What is Big Think?  

We are Big Idea Hunters…

We live in a time of information abundance, which far too many of us see as information overload. With the sum total of human knowledge, past and present, at our fingertips, we’re faced with a crisis of attention: which ideas should we engage with, and why? Big Think is an evolving roadmap to the best thinking on the planet — the ideas that can help you think flexibly and act decisively in a multivariate world.

A word about Big Ideas and Themes — The architecture of Big Think

Big ideas are lenses for envisioning the future. Every article and video on bigthink.com and on our learning platforms is based on an emerging “big idea” that is significant, widely relevant, and actionable. We’re sifting the noise for the questions and insights that have the power to change all of our lives, for decades to come. For example, reverse-engineering is a big idea in that the concept is increasingly useful across multiple disciplines, from education to nanotechnology.

Themes are the seven broad umbrellas under which we organize the hundreds of big ideas that populate Big Think. They include New World Order, Earth and Beyond, 21st Century Living, Going Mental, Extreme Biology, Power and Influence, and Inventing the Future.

Big Think Features:

12,000+ Expert Videos

1

Browse videos featuring experts across a wide range of disciplines, from personal health to business leadership to neuroscience.

Watch videos

World Renowned Bloggers

2

Big Think’s contributors offer expert analysis of the big ideas behind the news.

Go to blogs

Big Think Edge

3

Big Think’s Edge learning platform for career mentorship and professional development provides engaging and actionable courses delivered by the people who are shaping our future.

Find out more
Close
With rendition switcher

Transcript

Question: Will we one day evolve to have superhuman abilities like infrared-sight or telepathy or telekinesis? (Submitted by Roy Janho)

Michio Kaku:  Roy, at the present time our senses are inadequate to do the things you mentioned.  However, with the addition of technology it is very easy to imagine a time in the future when we would have super-senses.  For example, our eyeball can only see red, green and blue, the primary colors, but animals can see different colors.  Bees, for example, can see ultraviolet radiation.  That is how they lock onto the sun.  When it’s raining and it’s cloudy you think that bees would starve to death because they don’t know where the flower patch is.  Wrong, they lock onto to sun, and under ultraviolet radiation bees can see the sun.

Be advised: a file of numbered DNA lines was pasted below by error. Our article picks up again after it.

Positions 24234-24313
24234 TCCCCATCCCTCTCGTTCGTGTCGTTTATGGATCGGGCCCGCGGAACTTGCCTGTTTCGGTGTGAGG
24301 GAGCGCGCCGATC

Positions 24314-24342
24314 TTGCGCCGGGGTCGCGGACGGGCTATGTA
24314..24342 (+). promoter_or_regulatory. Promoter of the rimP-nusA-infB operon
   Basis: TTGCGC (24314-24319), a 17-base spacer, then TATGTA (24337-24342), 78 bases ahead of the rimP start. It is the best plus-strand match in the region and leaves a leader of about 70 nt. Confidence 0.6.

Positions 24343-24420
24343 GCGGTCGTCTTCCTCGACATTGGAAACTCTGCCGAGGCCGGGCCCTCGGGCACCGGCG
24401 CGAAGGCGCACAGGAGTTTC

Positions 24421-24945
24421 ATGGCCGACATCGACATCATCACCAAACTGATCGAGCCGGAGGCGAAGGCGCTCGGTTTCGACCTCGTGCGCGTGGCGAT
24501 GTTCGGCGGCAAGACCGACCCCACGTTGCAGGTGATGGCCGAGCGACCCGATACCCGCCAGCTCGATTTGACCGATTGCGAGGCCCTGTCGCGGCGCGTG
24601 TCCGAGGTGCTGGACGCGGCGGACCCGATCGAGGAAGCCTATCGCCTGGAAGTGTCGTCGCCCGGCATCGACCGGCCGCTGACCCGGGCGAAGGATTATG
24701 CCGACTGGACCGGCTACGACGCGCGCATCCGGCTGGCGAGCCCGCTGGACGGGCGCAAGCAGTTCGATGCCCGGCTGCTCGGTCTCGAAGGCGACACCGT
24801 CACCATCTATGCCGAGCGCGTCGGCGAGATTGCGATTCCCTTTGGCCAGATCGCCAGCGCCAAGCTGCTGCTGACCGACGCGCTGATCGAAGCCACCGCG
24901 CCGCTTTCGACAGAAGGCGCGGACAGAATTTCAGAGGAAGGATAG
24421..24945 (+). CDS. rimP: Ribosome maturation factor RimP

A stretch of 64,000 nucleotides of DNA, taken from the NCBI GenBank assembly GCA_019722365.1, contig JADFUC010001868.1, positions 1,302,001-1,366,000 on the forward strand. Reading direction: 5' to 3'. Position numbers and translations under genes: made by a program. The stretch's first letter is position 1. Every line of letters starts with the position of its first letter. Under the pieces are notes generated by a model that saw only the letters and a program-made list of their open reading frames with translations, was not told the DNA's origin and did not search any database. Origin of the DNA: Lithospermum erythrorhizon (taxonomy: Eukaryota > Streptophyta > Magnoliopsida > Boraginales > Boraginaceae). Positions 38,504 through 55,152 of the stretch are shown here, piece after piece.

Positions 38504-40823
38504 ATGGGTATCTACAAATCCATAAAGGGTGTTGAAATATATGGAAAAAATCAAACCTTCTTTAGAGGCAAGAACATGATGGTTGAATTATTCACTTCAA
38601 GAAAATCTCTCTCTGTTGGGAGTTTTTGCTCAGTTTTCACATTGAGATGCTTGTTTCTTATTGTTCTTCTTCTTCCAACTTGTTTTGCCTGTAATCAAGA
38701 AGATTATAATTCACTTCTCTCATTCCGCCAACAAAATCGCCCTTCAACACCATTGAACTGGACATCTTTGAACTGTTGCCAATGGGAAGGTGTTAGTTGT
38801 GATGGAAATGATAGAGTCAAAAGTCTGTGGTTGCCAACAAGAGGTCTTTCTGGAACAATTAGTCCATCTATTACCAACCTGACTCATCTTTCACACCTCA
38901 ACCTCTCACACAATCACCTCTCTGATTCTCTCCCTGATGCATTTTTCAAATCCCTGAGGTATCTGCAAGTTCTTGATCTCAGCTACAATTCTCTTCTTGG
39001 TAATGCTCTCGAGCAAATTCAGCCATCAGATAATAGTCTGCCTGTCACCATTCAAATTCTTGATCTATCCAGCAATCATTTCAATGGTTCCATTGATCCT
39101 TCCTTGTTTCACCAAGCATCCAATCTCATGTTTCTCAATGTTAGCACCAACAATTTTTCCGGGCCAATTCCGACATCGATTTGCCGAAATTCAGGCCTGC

So for us, however, we can’t see infrared.  We can’t see ultraviolet.  However, it is possible that one day we’ll have contact lenses... contact lenses with full internet capability so we will blink and we will be online. And these contact lenses could be sensitive to infrared or ultraviolet radiation in which case we could see radiation that is invisible to us. 

Already, it’s possible to get the x-ray vision of Superman.  If you think of Superman comics you think: "No way, you can’t have x-ray vision.  You have to have a photographic film behind the person.  You would have to shine x-rays, develop the film to get the x-ray of the person.  You can’t do that with an eyeball."  It turns out we can.  There is something called backscattered x-rays which gives you x-ray vision a la Superman almost indistinguishable from the x-ray vision of Superman comics.  Here is how you do it: You get a light bulb that emits x-ray radiation that floods a room.  The x-rays bounce off the walls.  Then you put on special goggles or lenses which are sensitive to x-rays.  X-rays hit the wall, go behind the person’s back, go through the person and into your goggles.  That is how you do it without photographic film.  It’s called backscattered x-rays.  It already exists and in fact because of the 9/11 attack there has been a rush... a rush to put backscattered x-rays in airports at the present time.  In fact, it’s already causing civil liberties lawsuits because some people don’t want their privacy invaded.  They don’t want a Superman to look at them with their x-ray vision. 

So... and even telepathy.  We have certain forms of telepathy even today by putting MRI scans and EG scans onto our brainwaves, so we can actually peer now into the fabric of our own thoughts.  It’s rather primitive.  However, we have a dictionary, a dictionary of objects like dogs, cats, houses and brain patterns. So by looking at a person’s brain pattern through an MRI you can actually tell if the person is looking at a dog or a cat.  That exists today.  In the future our vocabulary of maybe 20 pictures may be increased to a few thousand and at that point that is beginning to look like real telepathy.

Recorded September 29, 2010
Interviewed by Paul Hoffman

 

X-Ray Vision and Telepathy ...

Newsletter: Share: